Healthy Mouth, Healthy Pet: Why Dental Care Matters

By: Jenny Alonge, DVM, FFCP

As a conscientious and loving pet parent, you pamper your furry pal and ensure they have all they need for a long, happy, and healthy life. But, do you prioritize your pet’s dental care? You should! Oral issues can significantly impact your pet’s quality of life and lead to severe pain, difficulty eating, and systemic illness.

Periodontal disease in pets

Periodontal disease, which is also commonly called dental disease, is the most common dental issue in pets, with the majority suffering some degree of disease before 3 years of age. Periodontal disease is caused by bacterial deposits (i.e., plaque) on the tooth surface, which, if not removed, can advance under the gumline and damage the supporting structures of the teeth. The condition has several stages:

  • Stage 1 — The first stage is gingivitis, which begins when the bacteria in plaque accumulate on the tooth surface and release toxins that irritate the gums, causing redness and inflammation. Pets with gingivitis typically have bad breath and sometimes swollen, bleeding gums.
  • Stage 2 — If not addressed, gingivitis progresses to early periodontitis. This occurs when the infection advances under the gumline, forms periodontal pockets, and damages bone and soft tissue structures that help stabilize the teeth. At this stage, less than 25% of the tooth’s attachment is lost, but the periodontal pockets trap more food debris and attract more bacteria, and the condition worsens.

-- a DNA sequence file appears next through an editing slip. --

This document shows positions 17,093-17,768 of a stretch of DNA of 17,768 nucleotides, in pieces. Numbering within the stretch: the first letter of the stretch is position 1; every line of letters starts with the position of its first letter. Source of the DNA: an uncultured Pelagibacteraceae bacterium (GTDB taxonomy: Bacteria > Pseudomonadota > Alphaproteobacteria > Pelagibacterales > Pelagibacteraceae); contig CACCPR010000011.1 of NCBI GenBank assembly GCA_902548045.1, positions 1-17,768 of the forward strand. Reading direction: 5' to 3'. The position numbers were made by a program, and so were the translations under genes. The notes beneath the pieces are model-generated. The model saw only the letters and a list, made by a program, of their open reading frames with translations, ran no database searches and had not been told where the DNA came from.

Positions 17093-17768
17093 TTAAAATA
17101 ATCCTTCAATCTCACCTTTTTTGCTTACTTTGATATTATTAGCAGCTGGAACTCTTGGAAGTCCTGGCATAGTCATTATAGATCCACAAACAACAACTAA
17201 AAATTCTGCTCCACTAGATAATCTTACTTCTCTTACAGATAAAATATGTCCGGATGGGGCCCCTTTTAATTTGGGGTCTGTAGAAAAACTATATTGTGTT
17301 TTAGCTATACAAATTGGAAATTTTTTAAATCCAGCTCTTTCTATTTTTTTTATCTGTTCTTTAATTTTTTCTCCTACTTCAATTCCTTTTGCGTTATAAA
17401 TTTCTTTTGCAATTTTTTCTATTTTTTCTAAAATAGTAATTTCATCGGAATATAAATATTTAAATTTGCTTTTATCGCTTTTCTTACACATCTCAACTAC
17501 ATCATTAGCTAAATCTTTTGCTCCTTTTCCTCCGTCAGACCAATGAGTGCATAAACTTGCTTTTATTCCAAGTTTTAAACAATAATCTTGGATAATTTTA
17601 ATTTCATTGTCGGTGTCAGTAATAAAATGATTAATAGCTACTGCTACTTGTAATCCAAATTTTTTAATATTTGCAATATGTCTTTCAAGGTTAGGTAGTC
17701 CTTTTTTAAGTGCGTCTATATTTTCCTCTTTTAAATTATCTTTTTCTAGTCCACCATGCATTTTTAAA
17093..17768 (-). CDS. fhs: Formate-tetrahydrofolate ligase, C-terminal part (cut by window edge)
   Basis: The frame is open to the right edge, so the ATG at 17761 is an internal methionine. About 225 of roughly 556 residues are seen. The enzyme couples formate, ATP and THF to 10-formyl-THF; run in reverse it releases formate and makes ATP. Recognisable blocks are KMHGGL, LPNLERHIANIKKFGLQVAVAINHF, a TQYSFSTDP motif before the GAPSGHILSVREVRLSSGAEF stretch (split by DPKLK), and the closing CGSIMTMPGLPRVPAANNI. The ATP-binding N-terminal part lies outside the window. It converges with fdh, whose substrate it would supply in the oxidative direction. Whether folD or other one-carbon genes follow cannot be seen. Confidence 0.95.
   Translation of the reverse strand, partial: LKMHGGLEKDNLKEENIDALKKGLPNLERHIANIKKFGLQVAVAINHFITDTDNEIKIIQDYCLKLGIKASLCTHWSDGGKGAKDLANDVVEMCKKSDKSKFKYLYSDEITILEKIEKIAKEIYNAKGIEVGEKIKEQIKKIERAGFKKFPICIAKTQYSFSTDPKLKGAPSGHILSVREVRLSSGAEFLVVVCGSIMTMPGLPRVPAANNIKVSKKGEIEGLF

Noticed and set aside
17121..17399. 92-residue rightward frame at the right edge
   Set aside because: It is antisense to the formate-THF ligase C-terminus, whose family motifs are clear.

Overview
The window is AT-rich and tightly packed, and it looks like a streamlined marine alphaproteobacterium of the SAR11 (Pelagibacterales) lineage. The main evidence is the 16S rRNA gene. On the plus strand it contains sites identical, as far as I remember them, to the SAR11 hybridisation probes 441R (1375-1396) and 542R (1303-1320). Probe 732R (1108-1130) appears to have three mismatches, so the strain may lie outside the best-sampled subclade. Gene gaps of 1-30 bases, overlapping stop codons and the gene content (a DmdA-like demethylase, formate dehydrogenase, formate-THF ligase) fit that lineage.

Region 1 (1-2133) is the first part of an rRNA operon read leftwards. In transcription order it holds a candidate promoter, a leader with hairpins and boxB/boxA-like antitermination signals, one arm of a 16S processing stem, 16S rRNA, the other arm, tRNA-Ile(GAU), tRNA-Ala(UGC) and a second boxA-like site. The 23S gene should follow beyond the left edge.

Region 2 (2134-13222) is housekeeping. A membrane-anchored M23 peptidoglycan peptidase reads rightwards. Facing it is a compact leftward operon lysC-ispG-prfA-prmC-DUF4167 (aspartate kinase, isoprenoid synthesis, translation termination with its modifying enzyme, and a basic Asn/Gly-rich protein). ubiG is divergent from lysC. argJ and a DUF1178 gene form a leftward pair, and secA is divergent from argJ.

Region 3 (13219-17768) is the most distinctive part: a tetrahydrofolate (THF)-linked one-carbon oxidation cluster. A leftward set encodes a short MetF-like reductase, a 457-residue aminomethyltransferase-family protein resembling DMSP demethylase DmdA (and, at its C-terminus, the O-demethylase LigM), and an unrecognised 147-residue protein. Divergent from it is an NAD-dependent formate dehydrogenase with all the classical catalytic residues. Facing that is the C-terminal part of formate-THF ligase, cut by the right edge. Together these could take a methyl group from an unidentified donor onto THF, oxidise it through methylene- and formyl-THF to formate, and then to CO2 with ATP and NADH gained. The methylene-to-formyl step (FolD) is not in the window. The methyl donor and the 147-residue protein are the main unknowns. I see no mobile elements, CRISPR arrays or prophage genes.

• Stage 3 — As periodontal disease progresses, periodontal pockets deepen and bacteria reach the tooth roots and surrounding bone. This weakens the attachment between the tooth and its supporting structures, leading to loose teeth and possibly tooth root abscesses. At this stage, 25% to 50% of tooth attachment is lost.
  • Stage 4 — Pets with advanced periodontitis (i.e., greater than 50% attachment loss) have extensively damaged tissues, ligaments, and bone supporting their teeth, resulting in tooth loss and serious infection. During this stage, periodontal bacteria can enter the bloodstream, affect major organs, such as the heart, liver, and kidneys, and cause systemic health issues.

Most pets show no signs in the early disease stages, and bad breath may be the only indication your furry friend is affected. As the condition progresses, signs may include excessive drooling, red and swollen gums, discolored teeth, nasal or ocular discharge, dropped food, and eating on only one side of the mouth.

Periodontal disease treatment in pets

To stage your pet’s periodontal disease and determine the best treatment course, your veterinarian will thoroughly evaluate their mouth and oral structures. They will also take dental X-rays, because a significant portion of each tooth is below the gumline and not visible. Treatment will depend on the stage of periodontal disease.

  • Stage 1 — Treatment is relatively uncomplicated and involves dental scaling to remove plaque and tartar from the tooth surface and below the gumline, polishing the teeth to help prevent future plaque accumulation, and irrigation to flush out bacteria and debris.